03/24/2006 1:00AM

The day that started it all


March 19 may be as significant a day for Nevada as July 4 is for the United States. Yet the date passes with hardly a peep.

On March 19, 1931, the Nevada legislature passed a two-pronged bill that included the legalization of "wide open" gambling in the state. That enabled Nevada to have a monopoly on legal gambling in the U.S. until 1978, when Atlantic City opened its first casino.

The law gave Nevada the ability to eventually transform itself from a sparsely populated economic liability into the No. 1 tourism state in the country.

The state historically was in the position of clutching straws to fuel its economy. For decades, mining silver was the driving industry - hence the nickname of "The Silver State."

By the turn of the century, the Comstock Lode silver mines had gone dry. Then, of all things, divorce became Nevada's biggest industry. Reno was the state's largest city and was known nationally as the divorce capital of the U.S.

The key was Nevada had the shortest residency requirements of any state. It first started at a mere six months. Then in 1927, it was reduced to three months. The March 19 bill lowered it further to only six weeks.

More good news in 1931 came with the opening of Boulder Dam as a tourist attraction. Many felt that would help transform the sleepy little town of Las Vegas.

Another issue that aided Nevada was the grumbling over the unpopular Volstead Act, which banned alcohol. For years, Nevadans had openly dismissed Prohibition, whether federal agents were around or not. The Volstead Act was repealed in 1933.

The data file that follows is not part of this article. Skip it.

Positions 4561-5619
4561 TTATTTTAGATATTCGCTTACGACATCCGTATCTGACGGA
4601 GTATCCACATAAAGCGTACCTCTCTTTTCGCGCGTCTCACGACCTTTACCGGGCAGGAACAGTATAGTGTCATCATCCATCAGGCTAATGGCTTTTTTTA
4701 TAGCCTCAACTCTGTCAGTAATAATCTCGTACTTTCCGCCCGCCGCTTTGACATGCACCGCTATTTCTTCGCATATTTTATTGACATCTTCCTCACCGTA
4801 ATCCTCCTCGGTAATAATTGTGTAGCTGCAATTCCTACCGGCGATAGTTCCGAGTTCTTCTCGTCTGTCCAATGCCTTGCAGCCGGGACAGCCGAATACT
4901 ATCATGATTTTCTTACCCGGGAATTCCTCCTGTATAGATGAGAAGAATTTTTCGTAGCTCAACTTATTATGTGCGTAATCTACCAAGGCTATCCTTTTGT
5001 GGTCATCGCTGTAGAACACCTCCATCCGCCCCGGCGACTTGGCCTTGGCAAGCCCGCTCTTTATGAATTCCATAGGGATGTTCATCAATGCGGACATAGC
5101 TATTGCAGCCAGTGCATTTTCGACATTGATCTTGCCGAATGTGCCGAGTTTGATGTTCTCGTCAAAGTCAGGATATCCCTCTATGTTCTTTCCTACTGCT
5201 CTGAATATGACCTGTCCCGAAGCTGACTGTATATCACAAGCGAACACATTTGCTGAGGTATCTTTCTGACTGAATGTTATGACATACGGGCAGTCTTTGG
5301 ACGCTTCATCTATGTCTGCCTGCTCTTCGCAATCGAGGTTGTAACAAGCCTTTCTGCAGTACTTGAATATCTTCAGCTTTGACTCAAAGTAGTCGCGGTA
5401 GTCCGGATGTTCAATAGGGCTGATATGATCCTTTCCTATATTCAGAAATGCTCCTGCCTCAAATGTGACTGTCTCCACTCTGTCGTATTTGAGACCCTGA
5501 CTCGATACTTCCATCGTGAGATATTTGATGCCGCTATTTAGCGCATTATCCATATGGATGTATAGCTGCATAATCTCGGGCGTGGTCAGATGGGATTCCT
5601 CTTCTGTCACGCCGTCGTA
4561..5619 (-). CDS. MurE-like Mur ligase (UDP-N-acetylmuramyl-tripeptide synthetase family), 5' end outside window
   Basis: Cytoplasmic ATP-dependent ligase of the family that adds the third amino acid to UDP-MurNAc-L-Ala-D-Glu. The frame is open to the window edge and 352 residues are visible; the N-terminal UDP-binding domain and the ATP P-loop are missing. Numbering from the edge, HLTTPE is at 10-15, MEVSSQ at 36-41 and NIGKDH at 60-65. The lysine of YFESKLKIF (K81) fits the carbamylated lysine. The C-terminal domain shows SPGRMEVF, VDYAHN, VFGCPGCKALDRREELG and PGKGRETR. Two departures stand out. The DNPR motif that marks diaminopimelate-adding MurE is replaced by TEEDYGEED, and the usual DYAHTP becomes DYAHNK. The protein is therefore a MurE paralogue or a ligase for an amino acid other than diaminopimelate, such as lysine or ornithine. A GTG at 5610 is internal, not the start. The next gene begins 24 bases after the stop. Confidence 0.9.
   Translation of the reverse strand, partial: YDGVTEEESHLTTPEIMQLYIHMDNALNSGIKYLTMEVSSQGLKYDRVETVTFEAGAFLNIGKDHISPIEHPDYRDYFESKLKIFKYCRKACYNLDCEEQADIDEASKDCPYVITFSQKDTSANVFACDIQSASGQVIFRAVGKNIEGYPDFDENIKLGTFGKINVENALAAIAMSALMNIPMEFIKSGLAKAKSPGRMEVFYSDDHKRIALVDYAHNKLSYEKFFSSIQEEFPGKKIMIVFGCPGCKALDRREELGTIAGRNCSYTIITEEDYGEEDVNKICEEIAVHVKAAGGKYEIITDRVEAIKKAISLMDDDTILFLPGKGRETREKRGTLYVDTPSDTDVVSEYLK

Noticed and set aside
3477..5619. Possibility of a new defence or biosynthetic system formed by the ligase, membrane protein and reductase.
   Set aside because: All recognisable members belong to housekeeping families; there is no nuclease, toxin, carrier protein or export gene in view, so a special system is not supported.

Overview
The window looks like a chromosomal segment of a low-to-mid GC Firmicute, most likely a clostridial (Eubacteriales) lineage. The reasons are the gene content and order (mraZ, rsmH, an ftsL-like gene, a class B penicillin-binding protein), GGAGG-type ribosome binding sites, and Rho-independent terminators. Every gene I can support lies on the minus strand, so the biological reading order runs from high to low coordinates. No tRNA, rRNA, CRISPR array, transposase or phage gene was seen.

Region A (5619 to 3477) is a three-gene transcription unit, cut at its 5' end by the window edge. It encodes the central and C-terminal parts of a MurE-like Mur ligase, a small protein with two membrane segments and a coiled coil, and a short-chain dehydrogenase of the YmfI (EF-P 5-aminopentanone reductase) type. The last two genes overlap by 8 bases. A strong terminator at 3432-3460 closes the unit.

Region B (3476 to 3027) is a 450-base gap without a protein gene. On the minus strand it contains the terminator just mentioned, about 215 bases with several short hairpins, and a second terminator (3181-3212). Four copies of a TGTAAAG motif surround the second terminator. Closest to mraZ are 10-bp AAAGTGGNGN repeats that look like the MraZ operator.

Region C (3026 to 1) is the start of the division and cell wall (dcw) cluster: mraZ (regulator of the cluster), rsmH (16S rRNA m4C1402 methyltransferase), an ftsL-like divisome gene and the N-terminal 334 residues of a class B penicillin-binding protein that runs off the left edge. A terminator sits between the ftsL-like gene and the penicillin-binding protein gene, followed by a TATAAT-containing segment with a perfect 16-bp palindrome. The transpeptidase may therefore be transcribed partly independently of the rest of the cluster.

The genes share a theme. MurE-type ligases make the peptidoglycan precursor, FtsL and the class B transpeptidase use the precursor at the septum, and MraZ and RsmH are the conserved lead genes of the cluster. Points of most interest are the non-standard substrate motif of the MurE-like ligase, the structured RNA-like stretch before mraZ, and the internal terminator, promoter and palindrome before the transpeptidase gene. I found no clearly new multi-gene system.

So, in 1931, Nevada became a state where you could gamble, get a drink, and obtain a quickie divorce.

The first gaming license was issued to a woman, Mayme Stocker, who opened the Northern Club on Fremont Street in downtown Las Vegas. The games of chance included different kinds of poker - lowball, seven-card stud, and five-card draw.

At first, Nevada left it up to the counties and local government to oversee and benefit from gambling. But as the industry got bigger and the notoriety of Bugsy Siegel and mob ownership came into national focus, in 1959 the state created a Gaming Commission.

The Gaming Commission was the precursor to the Nevada Gaming Control Board, which is the strictest regulatory agency to oversee gambling in the country. The modern era for Nevada casinos opened in 1969, when for the first time public corporations were allowed to own casinos.

It is interesting that since Nevada lost its monopoly on gambling in 1978, the industry has enjoyed its most explosive growth, rather than a downturn in business.

That's why March 19, 1931, when the bill was passed to give Nevada first dibs on legal gambling, deserves a lot more recognition.

Richard Eng is the turf editor for the Las Vegas Review-Journal and author of "Betting on Horse Racing for Dummies."